ordering the latter to pay plaintiff the amount of P60,024.00 with interest at the rate of 12% per annum from April
4, 2007 until fully paid, plus P15,000.00 as attorneys fees.
Costs against the defendant.
SO ORDERED.14
And in Civil Case No. 1430, the dispositive portion states:

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WHEREFORE, premises considered, judgment is hereby rendered in plaintiffs favor and against the defendant,
ordering the latter to pay the plaintiff the amount of ?76,152.00 with interest at the rate of 12% per annum from
February 28, 2007 until fully paid.
Defendant is further directed to pay attorneys fees equivalent to 25% of the adjudged amount.
Costs against the defendant.
SO ORDERED.15
On July 12, 2012, a notice of appeal16 was filed by the petitioners, and on August 15, 2012, they filed their joint
memorandum for appeal17 before the Regional Trial Court, Branch 5, Bataan (RTC). Aguilar and Calimbas argued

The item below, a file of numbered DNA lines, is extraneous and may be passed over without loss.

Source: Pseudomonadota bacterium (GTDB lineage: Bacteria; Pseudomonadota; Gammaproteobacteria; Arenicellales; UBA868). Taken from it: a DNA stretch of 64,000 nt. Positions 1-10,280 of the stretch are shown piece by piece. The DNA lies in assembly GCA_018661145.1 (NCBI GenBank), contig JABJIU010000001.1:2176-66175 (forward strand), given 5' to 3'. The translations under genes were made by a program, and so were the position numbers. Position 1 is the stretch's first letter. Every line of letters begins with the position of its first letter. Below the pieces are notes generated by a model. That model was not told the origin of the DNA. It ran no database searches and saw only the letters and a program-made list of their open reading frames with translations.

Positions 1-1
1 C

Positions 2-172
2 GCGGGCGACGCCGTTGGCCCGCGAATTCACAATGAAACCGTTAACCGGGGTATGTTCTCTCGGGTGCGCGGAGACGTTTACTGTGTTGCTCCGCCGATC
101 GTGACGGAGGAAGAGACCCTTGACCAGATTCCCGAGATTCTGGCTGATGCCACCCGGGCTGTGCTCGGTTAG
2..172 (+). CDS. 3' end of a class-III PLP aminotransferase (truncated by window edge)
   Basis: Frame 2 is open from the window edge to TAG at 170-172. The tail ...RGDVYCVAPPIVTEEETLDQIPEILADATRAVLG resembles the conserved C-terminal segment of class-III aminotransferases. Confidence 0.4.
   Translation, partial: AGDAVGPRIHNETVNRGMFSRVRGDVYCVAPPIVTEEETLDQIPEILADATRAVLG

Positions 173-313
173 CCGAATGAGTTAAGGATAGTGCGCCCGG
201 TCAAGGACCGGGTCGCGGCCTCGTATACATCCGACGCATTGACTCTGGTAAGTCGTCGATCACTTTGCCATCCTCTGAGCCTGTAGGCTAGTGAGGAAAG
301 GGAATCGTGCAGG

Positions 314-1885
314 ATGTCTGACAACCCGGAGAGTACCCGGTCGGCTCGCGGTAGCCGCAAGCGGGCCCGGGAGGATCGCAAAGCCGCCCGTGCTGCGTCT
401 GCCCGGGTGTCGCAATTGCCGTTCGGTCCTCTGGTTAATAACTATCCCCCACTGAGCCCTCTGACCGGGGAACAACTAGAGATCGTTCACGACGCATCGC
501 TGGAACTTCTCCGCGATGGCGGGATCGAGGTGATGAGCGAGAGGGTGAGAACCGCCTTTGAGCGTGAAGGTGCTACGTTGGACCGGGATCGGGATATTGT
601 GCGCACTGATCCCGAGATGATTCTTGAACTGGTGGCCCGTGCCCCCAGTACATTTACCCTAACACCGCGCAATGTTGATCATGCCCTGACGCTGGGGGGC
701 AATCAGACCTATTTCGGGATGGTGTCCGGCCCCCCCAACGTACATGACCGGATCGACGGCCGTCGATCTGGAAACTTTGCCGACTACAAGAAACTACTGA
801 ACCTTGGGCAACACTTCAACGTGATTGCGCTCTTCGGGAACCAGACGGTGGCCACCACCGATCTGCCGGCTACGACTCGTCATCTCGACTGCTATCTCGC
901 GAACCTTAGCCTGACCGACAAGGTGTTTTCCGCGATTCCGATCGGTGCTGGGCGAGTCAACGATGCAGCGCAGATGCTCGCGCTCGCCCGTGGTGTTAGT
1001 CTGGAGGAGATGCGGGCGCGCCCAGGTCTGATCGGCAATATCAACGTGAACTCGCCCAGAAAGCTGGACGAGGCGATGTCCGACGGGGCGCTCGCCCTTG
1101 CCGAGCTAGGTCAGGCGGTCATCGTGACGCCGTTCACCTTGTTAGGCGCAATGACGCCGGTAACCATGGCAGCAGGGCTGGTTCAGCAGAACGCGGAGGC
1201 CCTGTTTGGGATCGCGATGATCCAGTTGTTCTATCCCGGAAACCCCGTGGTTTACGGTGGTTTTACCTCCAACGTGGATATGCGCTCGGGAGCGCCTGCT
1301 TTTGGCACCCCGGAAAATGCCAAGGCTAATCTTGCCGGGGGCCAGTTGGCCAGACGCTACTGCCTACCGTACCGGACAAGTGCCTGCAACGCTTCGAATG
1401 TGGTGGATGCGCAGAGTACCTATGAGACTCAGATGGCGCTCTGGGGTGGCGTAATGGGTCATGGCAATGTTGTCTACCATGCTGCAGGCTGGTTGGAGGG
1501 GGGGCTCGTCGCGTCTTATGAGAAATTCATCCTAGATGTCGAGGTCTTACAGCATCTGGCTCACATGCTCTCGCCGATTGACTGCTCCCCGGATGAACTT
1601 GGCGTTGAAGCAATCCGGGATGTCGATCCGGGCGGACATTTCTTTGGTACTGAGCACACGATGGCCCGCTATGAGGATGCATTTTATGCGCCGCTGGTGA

out that had they been allowed to present evidence, they would have established that the loan documents were
bogus. Respondent produced documents to appear that it had new borrowers but did not lend any amount to them.
Attached to the joint memorandum were photocopies of the dorsal portions of the PNB checks which showed that
these checks were to be deposited back to respondents bank account.
RTC Ruling
On January 2, 2013, the RTC rendered separate decisions in Civil Case No. DH-1300-1218 and Civil Case No. DH1299-1219 which affirmed the MCTC decisions. It held that the PNB checks were concrete evidence of the
indebtedness of the petitioners to respondent. The RTC relied on the findings of the MCTC that the checks bore no
endorsement to another person or entity. The checks were issued in the name of the petitioners and, thus, they
had the right to encash the same and appropriate the proceeds. The decretal portions of the RTC decision in both
cases similarly read:
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WHEREFORE, premises considered, the appeal is hereby DENIED. The Decision dated May 9, 2012 of the First